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SportsColumnistsBarbara Barker

Athletes take historic stand to deliver strong message in response to Jacob Blake shooting

The court sits empty after a postponed NBA

The court sits empty after a postponed NBA basketball first round playoff game between the Milwaukee Bucks and the Orlando Magic on Wednesday in Lake Buena Vista, Fla. Credit: AP/Ashley Landis

America, the fun and games are over.

Athletes across the country have sent a strong and historic message. They are no longer going to be used to distract us from difficult times. They are no longer quietly going to provide us with a safe escape, no longer going to provide us with a place where we can forget the harsh reality of what is going on in our country.

In a history-making showing of collective power, athletes from the NBA, WNBA, Major League Baseball, Major League Soccer and USTA declined to play their games Wednesday. The boycott came after the shooting of Jacob Blake, who was shot several times in the back by police in Kenosha, Wisconsin on Sunday.

“Before I am an athlete, I am a black woman,” Naomi Osaka wrote on Twitter before withdrawing from Thursday’s semifinal match of the Western & Southern Open in Queens. “And as a black woman I feel as though there are much more important matters at hand that need immediate attention, rather than watching me play tennis.”

The sports strike started in the afternoon with the Milwaukee Bucks, who in pre-COVID-19 times played their home games 40 miles north of Kenosha. The Bucks were scheduled to play the Orlando Magic in Game 5 of their first-round playoff series, but did not take the court for warm-ups in the NBA bubble at Walt Disney World.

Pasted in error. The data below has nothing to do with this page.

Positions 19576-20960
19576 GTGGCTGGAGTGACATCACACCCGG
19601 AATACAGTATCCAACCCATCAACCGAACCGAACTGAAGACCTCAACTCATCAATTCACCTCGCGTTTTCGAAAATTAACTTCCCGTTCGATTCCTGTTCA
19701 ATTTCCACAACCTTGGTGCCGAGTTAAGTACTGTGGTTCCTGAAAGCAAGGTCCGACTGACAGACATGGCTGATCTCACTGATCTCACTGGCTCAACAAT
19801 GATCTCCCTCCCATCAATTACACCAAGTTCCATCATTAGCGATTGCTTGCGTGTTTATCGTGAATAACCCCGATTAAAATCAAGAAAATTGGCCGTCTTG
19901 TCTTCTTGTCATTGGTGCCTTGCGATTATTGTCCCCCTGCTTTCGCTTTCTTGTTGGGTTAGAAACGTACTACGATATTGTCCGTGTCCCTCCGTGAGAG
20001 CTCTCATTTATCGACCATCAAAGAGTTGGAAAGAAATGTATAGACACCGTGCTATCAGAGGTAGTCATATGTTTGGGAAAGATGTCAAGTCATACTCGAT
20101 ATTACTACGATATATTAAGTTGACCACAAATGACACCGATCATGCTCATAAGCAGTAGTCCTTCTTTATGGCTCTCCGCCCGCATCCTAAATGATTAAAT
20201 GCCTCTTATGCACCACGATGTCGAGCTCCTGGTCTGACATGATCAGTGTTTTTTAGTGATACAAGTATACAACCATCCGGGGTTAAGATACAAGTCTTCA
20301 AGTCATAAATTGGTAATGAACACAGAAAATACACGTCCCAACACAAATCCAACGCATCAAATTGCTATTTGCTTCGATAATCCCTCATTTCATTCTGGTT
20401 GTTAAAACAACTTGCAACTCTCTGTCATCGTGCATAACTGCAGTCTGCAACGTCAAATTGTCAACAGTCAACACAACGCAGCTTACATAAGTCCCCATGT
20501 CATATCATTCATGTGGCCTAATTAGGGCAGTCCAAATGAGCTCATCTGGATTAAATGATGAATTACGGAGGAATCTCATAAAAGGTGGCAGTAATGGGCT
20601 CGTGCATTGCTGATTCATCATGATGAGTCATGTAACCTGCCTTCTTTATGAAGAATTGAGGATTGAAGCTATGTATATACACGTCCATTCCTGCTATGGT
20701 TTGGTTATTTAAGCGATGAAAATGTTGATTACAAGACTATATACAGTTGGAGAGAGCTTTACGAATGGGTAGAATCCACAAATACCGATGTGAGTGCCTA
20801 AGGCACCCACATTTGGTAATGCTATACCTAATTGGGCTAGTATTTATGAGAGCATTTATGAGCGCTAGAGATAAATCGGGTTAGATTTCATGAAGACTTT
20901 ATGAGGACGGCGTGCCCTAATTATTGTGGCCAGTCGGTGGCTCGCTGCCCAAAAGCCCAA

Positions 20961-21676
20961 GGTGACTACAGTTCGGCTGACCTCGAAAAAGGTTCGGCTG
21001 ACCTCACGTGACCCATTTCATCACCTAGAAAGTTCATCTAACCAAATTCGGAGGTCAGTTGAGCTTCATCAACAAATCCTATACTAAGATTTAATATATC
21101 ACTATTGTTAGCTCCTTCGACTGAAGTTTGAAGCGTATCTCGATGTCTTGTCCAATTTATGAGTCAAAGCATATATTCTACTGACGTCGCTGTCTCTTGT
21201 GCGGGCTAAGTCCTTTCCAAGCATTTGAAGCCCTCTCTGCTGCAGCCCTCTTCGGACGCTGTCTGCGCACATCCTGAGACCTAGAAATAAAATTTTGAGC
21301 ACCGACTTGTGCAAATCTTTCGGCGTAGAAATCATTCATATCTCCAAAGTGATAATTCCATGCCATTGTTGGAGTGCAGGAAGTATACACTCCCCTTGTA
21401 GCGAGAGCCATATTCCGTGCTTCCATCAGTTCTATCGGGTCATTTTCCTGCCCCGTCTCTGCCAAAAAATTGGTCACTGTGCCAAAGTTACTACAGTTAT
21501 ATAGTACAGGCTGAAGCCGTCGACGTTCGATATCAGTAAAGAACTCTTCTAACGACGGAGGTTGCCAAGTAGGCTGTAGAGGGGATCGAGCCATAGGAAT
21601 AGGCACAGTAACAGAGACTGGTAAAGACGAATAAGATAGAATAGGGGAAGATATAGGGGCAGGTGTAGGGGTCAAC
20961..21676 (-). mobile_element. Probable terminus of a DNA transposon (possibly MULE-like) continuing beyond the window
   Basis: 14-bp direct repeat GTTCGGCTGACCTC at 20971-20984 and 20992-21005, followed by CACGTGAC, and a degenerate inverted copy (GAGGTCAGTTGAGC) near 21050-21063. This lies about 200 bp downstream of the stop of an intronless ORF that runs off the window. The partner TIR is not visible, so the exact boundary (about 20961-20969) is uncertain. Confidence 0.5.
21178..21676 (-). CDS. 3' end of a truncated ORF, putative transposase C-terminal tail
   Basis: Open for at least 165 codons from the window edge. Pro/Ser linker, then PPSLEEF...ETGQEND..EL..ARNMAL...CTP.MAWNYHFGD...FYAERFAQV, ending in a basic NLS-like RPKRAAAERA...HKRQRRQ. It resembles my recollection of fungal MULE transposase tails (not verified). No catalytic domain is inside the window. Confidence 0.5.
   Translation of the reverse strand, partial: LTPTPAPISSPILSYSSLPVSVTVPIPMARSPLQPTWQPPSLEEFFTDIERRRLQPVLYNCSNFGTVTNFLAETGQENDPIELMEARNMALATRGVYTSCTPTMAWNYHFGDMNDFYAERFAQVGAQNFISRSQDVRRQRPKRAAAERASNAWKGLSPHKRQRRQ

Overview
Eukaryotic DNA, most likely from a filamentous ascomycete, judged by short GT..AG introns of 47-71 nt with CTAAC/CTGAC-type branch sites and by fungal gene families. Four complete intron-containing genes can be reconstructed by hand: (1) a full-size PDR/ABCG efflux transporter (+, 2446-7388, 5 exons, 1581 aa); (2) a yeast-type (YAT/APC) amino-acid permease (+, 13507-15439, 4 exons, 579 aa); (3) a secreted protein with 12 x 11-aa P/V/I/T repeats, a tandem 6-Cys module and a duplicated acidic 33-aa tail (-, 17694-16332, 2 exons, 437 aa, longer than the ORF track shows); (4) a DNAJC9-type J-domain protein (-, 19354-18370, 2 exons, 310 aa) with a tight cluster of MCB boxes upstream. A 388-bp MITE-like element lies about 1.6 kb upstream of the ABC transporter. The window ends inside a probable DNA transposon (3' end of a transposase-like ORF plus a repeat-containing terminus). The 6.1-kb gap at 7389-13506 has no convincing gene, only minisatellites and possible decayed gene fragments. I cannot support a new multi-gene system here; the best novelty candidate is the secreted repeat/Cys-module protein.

Soon after, the NBA announced that their other two playoff games had been postponed. Next MLB’s Milwaukee Brewers announced they would not play Wednesday night and then the two other games scheduled for that night were also postponed. Five of six MLS games were not played. And then officials at the Western & Southern Open, a tune-up for next week’s U.S. Open, announced that all play Thursday would be paused before returning Friday.

It was a boycott the likes of which has never been seen before in professional sports and will take a place next to some of the most iconic moments in the history of American games.

“I respect the hell out of them for doing that,” John Carlos, the American sprinter who raised his fist along with Tommie Smith on the medal stand at the 1968 Olympics, told TIME. “Because you have to squeeze the toothpaste tube to get people to respond. And their boycotting lets the powers that be, whether it’s the NBA or any professional organization or corporate entity, know that they need to raise their voices. They need to get serious about the situation.”

The fact that this generation of athletes is not afraid to squeeze the toothpaste – not afraid to say who they are and what they stand for – stands in bold contrast to some previous icons.

Sports fans got their first reprieve from the pandemic sports shutdown this year by watching “The Last Dance,” a 10-episode ESPN documentary about Michael Jordan’s championship runs with the Chicago Bulls. In one of the episodes, Jordan explains his lack of political engagement by saying, “I never thought of myself as an activist. I thought of myself as a basketball player.”

Today’s athletes have clearly decided that they need to use their platforms for a larger cause. Underscoring their message is the fact that the strike came on the four-year anniversary of the first time former NFL quarterback Colin Kaepernick did not stand for the national anthem in protest of police brutality and racial injustice.

Yes, they are making big money and getting paid to do something they love. But athletes today are making sacrifices by returning to competition in the time of COVID-19. They have played an essential role in helping distract us from the harsh realities of our every day lives, whether it be the stress of figuring out whether to send your kids to school or the fear that the company you work for will go belly up.

One fear they are not willing to distract us from any longer is the fear many feel when they encounter someone in a law enforcement uniform.

And so our athletes, by walking out, have joined those marching in Kenosha and other cities in protest of yet another shooting of a black man. They believe that the stakes of any game – whether it be a basketball playoff or tennis semifinal – pale in comparison to what is at stake for our country right now as it begins to confront the reality of systemic racism.

The fun and games are over.

New York Sports